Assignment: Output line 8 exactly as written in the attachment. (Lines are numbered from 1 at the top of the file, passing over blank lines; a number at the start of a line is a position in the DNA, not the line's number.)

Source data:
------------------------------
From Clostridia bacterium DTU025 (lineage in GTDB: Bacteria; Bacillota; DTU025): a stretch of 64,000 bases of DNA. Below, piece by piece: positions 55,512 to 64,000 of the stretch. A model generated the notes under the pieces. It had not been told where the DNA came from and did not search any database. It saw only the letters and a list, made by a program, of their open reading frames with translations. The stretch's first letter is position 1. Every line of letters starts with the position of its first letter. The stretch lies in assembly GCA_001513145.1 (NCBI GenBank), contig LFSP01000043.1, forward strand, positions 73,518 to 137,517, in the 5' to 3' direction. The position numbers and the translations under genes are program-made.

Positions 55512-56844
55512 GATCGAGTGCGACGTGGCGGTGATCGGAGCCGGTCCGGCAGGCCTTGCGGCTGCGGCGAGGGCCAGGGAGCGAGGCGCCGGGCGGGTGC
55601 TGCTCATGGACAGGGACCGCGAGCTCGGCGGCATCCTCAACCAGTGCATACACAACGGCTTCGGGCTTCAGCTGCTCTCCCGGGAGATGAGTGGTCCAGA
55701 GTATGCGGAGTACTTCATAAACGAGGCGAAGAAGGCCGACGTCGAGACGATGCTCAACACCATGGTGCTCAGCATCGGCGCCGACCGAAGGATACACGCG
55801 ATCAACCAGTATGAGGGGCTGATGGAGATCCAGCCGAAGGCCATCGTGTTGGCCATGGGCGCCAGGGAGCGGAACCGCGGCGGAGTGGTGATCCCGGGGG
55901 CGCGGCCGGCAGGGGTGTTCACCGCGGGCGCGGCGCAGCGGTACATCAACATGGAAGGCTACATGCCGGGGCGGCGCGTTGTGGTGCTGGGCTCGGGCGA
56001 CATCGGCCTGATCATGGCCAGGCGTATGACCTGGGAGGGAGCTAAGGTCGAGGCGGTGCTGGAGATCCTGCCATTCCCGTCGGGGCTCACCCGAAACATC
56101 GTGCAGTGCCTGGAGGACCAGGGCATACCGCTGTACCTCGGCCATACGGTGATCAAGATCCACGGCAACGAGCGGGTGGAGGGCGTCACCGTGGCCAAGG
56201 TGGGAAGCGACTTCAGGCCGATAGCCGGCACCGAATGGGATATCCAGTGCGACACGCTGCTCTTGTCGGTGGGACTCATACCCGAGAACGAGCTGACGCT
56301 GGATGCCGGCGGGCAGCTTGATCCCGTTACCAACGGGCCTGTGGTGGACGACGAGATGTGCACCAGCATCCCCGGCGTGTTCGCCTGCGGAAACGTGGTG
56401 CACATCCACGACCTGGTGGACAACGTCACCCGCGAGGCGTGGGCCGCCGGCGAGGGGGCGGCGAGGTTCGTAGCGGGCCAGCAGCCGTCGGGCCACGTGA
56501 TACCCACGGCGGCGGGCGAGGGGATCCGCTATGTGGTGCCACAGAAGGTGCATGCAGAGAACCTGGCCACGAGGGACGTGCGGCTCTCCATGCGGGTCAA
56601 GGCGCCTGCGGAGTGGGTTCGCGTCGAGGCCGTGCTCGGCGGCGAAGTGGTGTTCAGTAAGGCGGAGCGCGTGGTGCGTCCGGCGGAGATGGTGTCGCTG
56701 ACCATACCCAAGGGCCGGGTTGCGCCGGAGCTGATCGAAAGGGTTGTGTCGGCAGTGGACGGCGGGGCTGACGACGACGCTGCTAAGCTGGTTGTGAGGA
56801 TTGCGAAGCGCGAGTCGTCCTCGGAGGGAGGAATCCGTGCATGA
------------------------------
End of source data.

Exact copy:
56001 CATCGGCCTGATCATGGCCAGGCGTATGACCTGGGAGGGAGCTAAGGTCGAGGCGGTGCTGGAGATCCTGCCATTCCCGTCGGGGCTCACCCGAAACATC